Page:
A funding shortfall is putting the lives of some three million refugees in eastern Africa at risk, two UN agencies warned on Tuesday.

The UN refugee agency, UNHCR, and the World Food Programme (WFP) are appealing for $266 million as they have been forced to cut food rations by up to 60 per cent.

The situation is further compounded by COVID-19 lockdowns and containment measures, they said, which have reduced food stocks in markets in refugee camps, and limited refugees’ ability to support their families through casual jobs and small businesses.

Negative coping strategies

“The pandemic has been devastating for everyone, but for refugees even more so”, said Clementine Nkweta-Salami, UNHCR’s Regional Bureau Director for the East, Horn of Africa and the Great Lakes. The office covers 11 countries, home to some 4.7 million refugees, a staggering 72 per cent of whom face food cuts.

“Unless more funds are made available, thousands of refugees including children will not have enough to eat.”

Ms. Nkweta-Salami said refugees have adopted negative coping strategies to meet their basic food needs, such as skipping or reducing meals, taking out high-interest loans, selling assets, child labour and increased domestic violence, adding “there is often a desperation and a feeling of no alternative.”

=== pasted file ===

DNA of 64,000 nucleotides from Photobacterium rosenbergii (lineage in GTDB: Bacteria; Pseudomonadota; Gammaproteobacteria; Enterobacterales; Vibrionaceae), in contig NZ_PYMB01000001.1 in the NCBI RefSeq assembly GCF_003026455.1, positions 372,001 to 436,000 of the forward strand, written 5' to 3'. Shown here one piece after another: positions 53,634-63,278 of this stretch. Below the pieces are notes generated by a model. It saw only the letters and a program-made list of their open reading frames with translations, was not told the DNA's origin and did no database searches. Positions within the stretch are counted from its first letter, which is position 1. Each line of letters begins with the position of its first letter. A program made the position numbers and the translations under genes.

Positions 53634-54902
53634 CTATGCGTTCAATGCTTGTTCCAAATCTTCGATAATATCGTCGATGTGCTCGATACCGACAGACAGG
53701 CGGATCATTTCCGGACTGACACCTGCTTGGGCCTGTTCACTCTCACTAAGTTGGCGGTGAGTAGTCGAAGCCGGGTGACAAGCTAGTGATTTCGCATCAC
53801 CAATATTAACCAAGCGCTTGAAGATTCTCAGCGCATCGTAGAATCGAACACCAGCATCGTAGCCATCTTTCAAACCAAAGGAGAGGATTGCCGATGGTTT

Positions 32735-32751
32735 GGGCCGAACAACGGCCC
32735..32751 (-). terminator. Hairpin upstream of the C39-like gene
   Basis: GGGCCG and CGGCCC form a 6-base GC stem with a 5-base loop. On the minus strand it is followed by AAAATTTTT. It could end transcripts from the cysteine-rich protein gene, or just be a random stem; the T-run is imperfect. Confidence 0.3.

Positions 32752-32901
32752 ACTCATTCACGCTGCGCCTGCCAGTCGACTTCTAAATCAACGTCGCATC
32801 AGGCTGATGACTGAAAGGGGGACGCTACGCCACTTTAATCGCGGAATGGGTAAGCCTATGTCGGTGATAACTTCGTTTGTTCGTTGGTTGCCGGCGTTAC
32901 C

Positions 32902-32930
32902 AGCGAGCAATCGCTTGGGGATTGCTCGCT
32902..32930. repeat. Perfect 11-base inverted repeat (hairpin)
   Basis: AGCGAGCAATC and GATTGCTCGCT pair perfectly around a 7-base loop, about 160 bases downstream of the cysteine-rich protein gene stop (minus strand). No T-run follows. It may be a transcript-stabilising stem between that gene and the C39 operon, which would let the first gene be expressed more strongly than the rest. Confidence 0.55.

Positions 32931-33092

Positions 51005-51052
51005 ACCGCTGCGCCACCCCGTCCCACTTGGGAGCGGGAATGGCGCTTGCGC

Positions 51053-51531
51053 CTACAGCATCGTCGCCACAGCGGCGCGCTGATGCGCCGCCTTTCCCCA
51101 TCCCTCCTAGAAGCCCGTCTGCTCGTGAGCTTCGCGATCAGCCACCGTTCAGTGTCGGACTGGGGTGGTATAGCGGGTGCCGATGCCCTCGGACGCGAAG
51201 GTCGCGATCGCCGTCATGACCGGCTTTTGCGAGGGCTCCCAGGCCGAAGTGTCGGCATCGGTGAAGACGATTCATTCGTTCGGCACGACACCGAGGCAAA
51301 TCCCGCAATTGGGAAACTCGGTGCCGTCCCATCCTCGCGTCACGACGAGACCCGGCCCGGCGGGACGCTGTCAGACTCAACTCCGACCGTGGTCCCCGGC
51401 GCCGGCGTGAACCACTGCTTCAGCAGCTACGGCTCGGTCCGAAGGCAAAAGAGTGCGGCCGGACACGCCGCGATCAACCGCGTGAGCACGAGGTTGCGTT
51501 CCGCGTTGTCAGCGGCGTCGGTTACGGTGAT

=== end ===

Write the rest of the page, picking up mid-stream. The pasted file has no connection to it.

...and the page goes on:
Difficult decisions ahead

Meanwhile, WFP has been forced to cut monthly assistance to refugees in six countries, ranging from 16 per cent to up to 60 per cent.

“We’ve never had such a terrible funding situation for refugees”, said Michael Dunford, Regional Director for Eastern Africa.

“We have a $266 million shortfall for the next six months for refugees’ minimum needs. We are deeply concerned that if cuts continue, they will be faced with a very difficult decision: stay in the camps where food and nutrition security is deteriorating, or consider risking going back when it is unsafe.”